Tunisia: 20-Year-old Woman Arrested and Tortured for her Facebook Account
On 5 December 2014, Alkarama sent an urgent appeal to the United Nations Special Rapporteur against Torture (SRT) regarding the case of a young woman arrested and tortured by the security services under the pretext of fighting against terrorism.
Arrested by agents of the antiterrorism squad in October, the victim was taken to their office for questioning. Her lawyer reported that, upon arrival, she was forcibly undressed, beaten with fists, feet, and with the help of a stick, and threatened with rape if she did not confess to have been managing two Facebook accounts linked to a terrorist movement, accusations that she categorically denies.
After losing consciousness, she was urgently taken to hospital, where the doctor on duty requested her immediate transfer to a medical centre specialised in traumatology, a request which the antiterrorism squad denied to her. Despite the seriousness of her condition, she was taken back to the police headquarters where she continued to be subjected to torture.
Following her six-day detention, the victim was brought before the investigating judge of the Tunis court. Without failing to observe her condition and the visible signs of torture she suffered, the judge postponed the hearing to the following week, and did not even order a medical examination.
At the insistence of the victim and her lawyers, the deputy prosecutor finally agreed to hear the acts of torture that she had suffered. But although the judge ordered a medical examination, no action was taken. In addition, the prison doctor refused to admit that she had been tortured.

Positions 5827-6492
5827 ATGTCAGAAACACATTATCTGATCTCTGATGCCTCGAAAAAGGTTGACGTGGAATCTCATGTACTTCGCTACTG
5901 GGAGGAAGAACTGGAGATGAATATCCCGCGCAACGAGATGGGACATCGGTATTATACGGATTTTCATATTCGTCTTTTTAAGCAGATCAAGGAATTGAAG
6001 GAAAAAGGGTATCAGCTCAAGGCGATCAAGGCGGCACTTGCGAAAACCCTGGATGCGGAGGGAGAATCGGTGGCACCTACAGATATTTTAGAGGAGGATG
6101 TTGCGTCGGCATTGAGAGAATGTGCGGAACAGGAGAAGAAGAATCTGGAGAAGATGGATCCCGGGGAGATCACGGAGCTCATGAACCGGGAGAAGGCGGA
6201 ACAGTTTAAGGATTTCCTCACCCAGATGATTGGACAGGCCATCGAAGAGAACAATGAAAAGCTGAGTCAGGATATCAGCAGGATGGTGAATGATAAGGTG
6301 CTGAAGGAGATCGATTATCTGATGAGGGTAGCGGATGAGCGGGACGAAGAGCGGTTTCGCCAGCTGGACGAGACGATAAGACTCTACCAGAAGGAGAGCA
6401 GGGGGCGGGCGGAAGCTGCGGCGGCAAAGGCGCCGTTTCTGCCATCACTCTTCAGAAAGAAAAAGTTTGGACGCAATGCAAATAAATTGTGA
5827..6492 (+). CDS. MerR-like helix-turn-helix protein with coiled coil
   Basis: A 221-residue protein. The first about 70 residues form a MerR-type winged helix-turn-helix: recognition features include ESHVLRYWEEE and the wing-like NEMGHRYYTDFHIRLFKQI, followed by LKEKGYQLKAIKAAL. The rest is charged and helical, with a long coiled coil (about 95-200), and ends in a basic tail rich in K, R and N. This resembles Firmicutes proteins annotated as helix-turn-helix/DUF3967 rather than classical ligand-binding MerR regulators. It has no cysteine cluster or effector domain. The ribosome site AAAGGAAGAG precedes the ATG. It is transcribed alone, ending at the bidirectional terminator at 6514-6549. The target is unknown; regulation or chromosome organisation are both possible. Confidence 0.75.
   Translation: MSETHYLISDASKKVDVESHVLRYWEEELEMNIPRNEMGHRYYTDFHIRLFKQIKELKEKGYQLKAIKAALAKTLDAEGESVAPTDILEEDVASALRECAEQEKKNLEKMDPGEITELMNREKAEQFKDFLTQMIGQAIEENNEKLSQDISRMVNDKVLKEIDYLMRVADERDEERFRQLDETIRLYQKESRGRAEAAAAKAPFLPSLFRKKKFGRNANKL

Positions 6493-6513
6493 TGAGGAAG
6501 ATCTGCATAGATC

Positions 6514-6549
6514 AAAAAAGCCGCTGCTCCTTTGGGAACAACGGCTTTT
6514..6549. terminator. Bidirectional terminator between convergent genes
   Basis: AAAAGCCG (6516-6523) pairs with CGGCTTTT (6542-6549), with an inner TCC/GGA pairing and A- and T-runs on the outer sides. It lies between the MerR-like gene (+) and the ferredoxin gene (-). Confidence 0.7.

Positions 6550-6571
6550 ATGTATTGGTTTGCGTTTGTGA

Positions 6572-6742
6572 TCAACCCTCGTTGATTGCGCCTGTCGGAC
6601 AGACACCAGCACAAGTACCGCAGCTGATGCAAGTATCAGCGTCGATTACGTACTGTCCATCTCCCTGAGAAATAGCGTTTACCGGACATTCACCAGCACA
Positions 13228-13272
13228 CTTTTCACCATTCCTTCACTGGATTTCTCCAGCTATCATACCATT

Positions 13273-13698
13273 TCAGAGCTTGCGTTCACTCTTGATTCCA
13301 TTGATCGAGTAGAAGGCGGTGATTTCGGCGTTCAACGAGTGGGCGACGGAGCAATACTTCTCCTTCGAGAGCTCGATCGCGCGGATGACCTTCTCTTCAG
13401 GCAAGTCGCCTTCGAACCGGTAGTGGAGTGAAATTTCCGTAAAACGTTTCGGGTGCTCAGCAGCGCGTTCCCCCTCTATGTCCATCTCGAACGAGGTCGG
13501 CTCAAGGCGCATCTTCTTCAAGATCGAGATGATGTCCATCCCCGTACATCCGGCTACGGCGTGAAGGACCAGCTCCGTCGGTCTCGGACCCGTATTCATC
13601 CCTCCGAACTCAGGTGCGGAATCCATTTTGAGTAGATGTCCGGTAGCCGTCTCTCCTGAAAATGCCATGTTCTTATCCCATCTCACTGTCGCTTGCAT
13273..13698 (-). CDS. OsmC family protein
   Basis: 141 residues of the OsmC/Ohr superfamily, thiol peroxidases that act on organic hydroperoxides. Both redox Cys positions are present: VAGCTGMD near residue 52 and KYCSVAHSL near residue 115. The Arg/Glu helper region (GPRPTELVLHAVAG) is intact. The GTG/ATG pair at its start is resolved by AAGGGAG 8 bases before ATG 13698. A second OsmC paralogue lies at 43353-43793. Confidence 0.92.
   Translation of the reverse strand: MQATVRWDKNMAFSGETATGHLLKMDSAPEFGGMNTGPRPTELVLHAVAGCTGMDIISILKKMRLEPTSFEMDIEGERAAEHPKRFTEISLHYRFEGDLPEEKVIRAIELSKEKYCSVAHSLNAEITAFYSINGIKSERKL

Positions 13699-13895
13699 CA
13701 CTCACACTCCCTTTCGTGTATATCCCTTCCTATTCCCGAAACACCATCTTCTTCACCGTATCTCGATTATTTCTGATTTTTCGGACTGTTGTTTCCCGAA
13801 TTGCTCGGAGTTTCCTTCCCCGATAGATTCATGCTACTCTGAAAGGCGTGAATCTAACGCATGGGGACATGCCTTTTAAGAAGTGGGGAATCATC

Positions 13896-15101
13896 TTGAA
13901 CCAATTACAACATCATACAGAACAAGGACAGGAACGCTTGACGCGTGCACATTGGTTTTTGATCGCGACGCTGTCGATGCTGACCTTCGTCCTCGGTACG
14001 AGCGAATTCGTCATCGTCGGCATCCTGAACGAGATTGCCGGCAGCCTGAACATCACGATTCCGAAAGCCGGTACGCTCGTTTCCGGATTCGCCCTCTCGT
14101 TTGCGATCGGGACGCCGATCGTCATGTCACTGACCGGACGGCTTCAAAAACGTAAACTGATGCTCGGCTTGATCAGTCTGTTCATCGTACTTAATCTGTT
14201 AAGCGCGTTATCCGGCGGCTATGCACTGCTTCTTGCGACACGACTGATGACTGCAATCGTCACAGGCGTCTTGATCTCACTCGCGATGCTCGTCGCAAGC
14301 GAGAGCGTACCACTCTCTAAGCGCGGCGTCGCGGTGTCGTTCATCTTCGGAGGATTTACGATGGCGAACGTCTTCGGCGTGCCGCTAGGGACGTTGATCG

During her preventive detention, new proceedings were opened against the young woman. With the investigating judge's permission, she was then brought back to the antiterrorism squad's premises to be questioned. There, she was threatened and brutalised again in order to force her to confess new charges against her.
Today, her family is particularly concerned that their daughter be brought, once again, to the antiterrorism squad and that she be further tortured.
Despite ongoing criminal proceedings against them, detained defendants in Tunisia are always at risk of torture outside prison, with the approval of a judge who removes them from the protection of the law, allowing police forces to continue the questioning within their premises.
In view of this information, Alkarama submitted the young woman's case to the Special Rapporteur Against Torture (SRT) calling him to intervene as a matter of urgency within the Tunisian authorities to remind them of their obligations deriving from the ratification of the Convention against Torture in June 1993, including the prohibition to transfer detainees from prisons to police stations where they can be interrogated outside the protection of the law.
Alkarama also recalls that the Tunisian authorities have the obligation to open impartial and independent investigations into the allegations of torture made by the victims, and that they must refrain from using confessions obtained through torture in the context of legal proceedings.
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